8. The novel, (or primary piece you are working on) is important...but it's good to work on other projects as well.
I have written more since finishing The Color of Thunder than I did in the many years before the completion of that novel. Once the manuscript was handed over to the publisher I was then asked to write about writing the book. I was asked to fill out questionnaires and answer interview questions...and it was honestly a whole hell of a lot of fun. Two months after publishing I became a part of the Writer's Emporium. This is a writing group that meets at the library on the Vogelweh Army and Air Force Base. The librarian who runs the group and I had been friendly long before we ever started attending meetings. (As a long time homeschooler and an avid reader, I tend to make friends in a good portion of the libraries I visit.) She has challenged me to work on projects outside of my novel writing. In fact, one of the writing projects I did for this group wound up being the piece I entered in the aforementioned short story contest, and I've committed to NaNoWriMo this year with my fellow writing friends.

9. Not only is reading different genres a fun way to spend your time, but writing them can be beneficial, too.
My first two novels have had some pretty heavy subject matter in them. In The Color of Thunder I wrote about religion, the Civil Rights Movement and the loss of a child. Alabama Skye is a bit lighter. It definitely has a lot more humor in it but still, the story involves a murder, a hurricane and the effects of Alzheimer’s disease on the afflicted and that person’s family. The third book I plan to write, titled Red Beard and the Ravens, will be historical fiction about Frederick Barbarossa, a German king and emperor, and his wife, Beatrix. I’m playing with the idea of throwing in a bit of a ghost story with that one which will take me down a writing path I have not yet traveled. While I am very proud of what I’ve already written and excited about this future book, I do think it would be fun to lighten up a bit…perhaps go a little Janet Evanovich with my writing, or perhaps throw in a bit of MaryJanice Davidson. I have always been intrigued by Greek mythology and, after talking to my husband (who listens patiently and even enthusiastically about such things) I’ve decided that I may embark upon a trilogy of stories based on a fun (and a bit silly) idea that sprouted in my over active imagination about the goddess, Aphrodite. This ties back to plunging into other projects. I’m going to try to hammer out my 50,000 words for NaNoWriMo on this new novel idea in the month of November and see how it plays out. Barbarossa may have to move aside for a bit and allow Aphrodite to step up first.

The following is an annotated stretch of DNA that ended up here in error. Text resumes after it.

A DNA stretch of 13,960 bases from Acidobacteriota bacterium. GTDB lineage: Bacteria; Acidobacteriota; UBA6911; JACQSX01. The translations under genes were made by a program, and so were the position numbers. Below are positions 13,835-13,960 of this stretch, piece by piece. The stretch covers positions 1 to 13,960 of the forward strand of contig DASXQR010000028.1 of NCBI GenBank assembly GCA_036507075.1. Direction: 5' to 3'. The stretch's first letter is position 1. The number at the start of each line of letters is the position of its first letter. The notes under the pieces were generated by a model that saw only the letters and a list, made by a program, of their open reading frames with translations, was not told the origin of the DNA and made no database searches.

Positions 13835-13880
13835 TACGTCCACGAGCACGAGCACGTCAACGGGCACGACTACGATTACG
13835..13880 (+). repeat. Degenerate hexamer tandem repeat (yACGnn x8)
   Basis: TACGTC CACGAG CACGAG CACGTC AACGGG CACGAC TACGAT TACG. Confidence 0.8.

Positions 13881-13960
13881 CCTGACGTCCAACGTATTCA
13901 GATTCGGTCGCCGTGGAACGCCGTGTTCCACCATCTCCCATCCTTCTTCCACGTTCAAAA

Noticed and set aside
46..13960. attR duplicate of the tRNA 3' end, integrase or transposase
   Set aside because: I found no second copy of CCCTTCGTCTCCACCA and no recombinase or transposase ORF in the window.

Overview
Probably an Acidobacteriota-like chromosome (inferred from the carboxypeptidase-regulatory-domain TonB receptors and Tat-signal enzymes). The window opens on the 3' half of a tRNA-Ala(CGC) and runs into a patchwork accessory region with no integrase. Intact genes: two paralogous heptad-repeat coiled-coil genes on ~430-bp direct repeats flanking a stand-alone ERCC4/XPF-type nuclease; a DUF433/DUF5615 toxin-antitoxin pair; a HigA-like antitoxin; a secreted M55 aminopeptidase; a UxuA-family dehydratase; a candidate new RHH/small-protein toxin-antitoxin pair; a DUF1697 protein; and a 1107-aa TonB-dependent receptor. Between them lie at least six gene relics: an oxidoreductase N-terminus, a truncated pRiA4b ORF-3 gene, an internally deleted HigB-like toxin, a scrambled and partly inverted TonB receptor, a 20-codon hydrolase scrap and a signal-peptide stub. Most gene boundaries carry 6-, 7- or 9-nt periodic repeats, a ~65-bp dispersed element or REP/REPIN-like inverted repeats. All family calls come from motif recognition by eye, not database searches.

10. It’s true what they say…the sky is the limit.

As a self-published writer, I truly have no boundaries. I can write about what I want to write about and write as much as I want. I don’t know what direction I want this to take me. I wrote and sent out a whole lot of queries years ago for my first novel. The book was a lot different back then and even carried a different title and ending. I still have the collection of rejection letters tucked away in a box in my office and, while that was very difficult for me, it was a step in the journey I’m glad I took. I may want to hop back on that train again, look for an agent and a publishing house. Then again, I may not. Being self-published is a pretty amazing ride, too. For now I will just continue to write. I will enter contests, read and write reviews and I will continue to publish as I have…and then what? Well, I don’t know. Honestly…the sky is the limit.

Thursday, August 1, 2013

Praise for The Color of Thunder

I've received a few more wonderful reviews for The Color of Thunder! Reviews are absolutely essential for any writer's success. If you are interested in reading my novel and posting an honest review, please let me know and I'll send you a copy. If you are an author and would like to trade books and reviews, I'm definitely interested in that. Leave me a comment here and let me know.

4.0 out of 5 stars Lovingly and Thoughtfully WrittenJune 23, 2013
gloria piper (ORLAND, CA, US) - See all my reviews
This review is from: The Color of Thunder (Paperback)
The title is beautiful and holds a promise of a beautifully written story. Chapter One opens with a description of setting so charmingly presented, I was immediately drawn in. The story follows a family's life in Mississippi from 1946 to 1965 as told in first person by Faith Linsey.